This is the part of the account plan where account teams seek to understand and document the organization's technology stack as it relates to how they develop and deploy applications and begin to identify where and how GitLab can deliver value. This mapping can be done for each discrete buying center or line of business within an account and/or at an aggregate account-level view.
With this understanding, you can begin to formulate a strategy for where and how GitLab can streamline the customer's DevOps adoption journey in pursuit of achieving their positive business outcomes. The pace of adoption within and across lines of business will vary from customer to customer, and the account plan identifies the strategic objectives and supporting actions that facilitate this adoption and growth. This plan will be supported by one or more opportunity plans when the customer allocates budget to a defined purchase initiative (at which point a Command Plan should be developed to support each unique opportunity).
This is the most important part of the account plan! Once the SAL and the team plan the work, be sure to work the plan! Account plans are meaningless if there is no clear plan of action for achieving the objectives. Once the SAL and the team identify a prioritized set of objectives that will help the team deliver more value to the customer in support of the customer's strategic business initiatives, begin to identify and assign action items that will enable the team to achieve each objective. An action plan should clearly document the following:
Be sure to communicate and socialize the action plan with your account team to ensure alignment and understanding. Schedule periodic check-ins to drive accountability in execution.
Lastly, one of the fundamental benefits of an account plan is to figure out what you don’t know and what you need to learn, so iterating frequently on the plan will help identify and address gaps. This will put you in a much better position to make decisions and take actions which will lead to success.
Rather than building an account plan for each and every one of your accounts, it is recommended that you prioritize your accounts with a process sometimes called Territory Planning. Ideally, focus your efforts on building up to three account plans at one time. A limited number of thoughtful and robust account plans for the most strategic accounts is a much better approach than spreading yourself too thin by trying to create, manage, and maintain a large number of account plans.
Invest time in researching the customer and gathering data and insights. Document what you know about the account and try to answer the questions outlined in the Account Profile section above. Identify and work on closing information gaps with your team until you have enough information to formulate a strategy.
Collaborate with your account team to conduct this analysis. Discuss the implications of the team's observations and insights from this exercise. Identify and prioritize what additional information is needed to fill in gaps and help inform your account strategy.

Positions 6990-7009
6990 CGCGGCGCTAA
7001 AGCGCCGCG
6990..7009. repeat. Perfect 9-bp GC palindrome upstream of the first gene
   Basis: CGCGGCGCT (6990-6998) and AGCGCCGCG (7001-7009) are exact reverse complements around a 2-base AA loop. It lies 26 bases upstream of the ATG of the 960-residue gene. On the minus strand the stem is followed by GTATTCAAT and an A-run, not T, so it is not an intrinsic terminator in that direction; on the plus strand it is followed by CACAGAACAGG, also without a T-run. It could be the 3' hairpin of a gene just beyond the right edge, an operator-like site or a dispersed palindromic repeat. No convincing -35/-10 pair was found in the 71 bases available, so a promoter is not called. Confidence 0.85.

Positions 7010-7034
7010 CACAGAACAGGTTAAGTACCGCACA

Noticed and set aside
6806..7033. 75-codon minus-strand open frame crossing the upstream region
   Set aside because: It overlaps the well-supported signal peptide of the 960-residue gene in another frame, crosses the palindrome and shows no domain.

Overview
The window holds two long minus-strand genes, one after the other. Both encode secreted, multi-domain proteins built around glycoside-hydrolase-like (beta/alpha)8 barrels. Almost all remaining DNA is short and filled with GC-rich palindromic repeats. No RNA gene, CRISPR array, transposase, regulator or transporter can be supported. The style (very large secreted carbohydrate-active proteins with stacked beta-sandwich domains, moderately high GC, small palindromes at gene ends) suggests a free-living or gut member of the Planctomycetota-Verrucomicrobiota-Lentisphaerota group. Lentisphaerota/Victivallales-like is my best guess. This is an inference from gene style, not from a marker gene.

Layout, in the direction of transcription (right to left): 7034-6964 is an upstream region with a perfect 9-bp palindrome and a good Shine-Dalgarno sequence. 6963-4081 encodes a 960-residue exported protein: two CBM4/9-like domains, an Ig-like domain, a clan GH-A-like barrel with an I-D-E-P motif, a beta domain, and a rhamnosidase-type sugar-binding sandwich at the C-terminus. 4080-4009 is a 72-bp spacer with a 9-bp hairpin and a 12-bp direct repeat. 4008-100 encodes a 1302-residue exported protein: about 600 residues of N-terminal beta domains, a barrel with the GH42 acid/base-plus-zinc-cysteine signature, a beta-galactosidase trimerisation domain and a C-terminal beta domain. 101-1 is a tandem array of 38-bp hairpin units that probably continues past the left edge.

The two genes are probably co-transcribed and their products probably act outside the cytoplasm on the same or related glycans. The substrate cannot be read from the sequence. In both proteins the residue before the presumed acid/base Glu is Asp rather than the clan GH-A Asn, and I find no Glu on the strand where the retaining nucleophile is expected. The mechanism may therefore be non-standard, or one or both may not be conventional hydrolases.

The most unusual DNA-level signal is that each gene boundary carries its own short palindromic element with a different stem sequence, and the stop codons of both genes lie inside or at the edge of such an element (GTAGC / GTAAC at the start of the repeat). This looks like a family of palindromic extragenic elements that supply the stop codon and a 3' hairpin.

Based on the information gathered, work with your account team to define a short and a long term ‘vision’ for the account. Even better, do this with your customer (or share your plan and solicit feedback). A good place to start is with a 6 month plan. You can start by asking the customer: “Where do you want to be in the next year as it pertains to your DevSecOps maturity and implementation?” Take that answer and continue to ask the question in different ways to drive to clarity with the customer. Sometimes we might have to push the customer to think about things is a fresh way. Based on this, identify and prioritize 2-3 objectives that will improve your position in and/or understanding of the account and/or that support the customer's strategic business initiatives.
The one year vision: The Customer says…“In the next year, the business will be …”
Build out a plan of required capabilities, prioritise them, and then order them. Some examples:
See the Action Plan section above for details. When the team is ready, share the plan with your manager and confirm next steps, resources needed, and review any information that is unclear. If appropriate, share the plan with partners to ensure alignment and commitment.
Account plans are living documents and are never truly complete. Plans will continue to evolve, and the account team should continue to iterate on them. Once you build the initial plan ask yourself and the team:
If a Technical Account Manager is assigned to this customer, check in with them on their Success Plan and ask if they are planning any Executive Business Reviews. These documents can help validate the account plan and determine if the vision is aligned with each customer's goals.
A quarterly cadence to review and update plans can help to ensure that plans reflect our current understanding of the account and keep the account team aligned on plan strategy and execution. Major changes such as personnel changes, mergers/aquisitions, and competitive threats may trigger immediate review and updates. Structured review sessions can help keep the account team aligned and keep leadership informed of changes involving customers.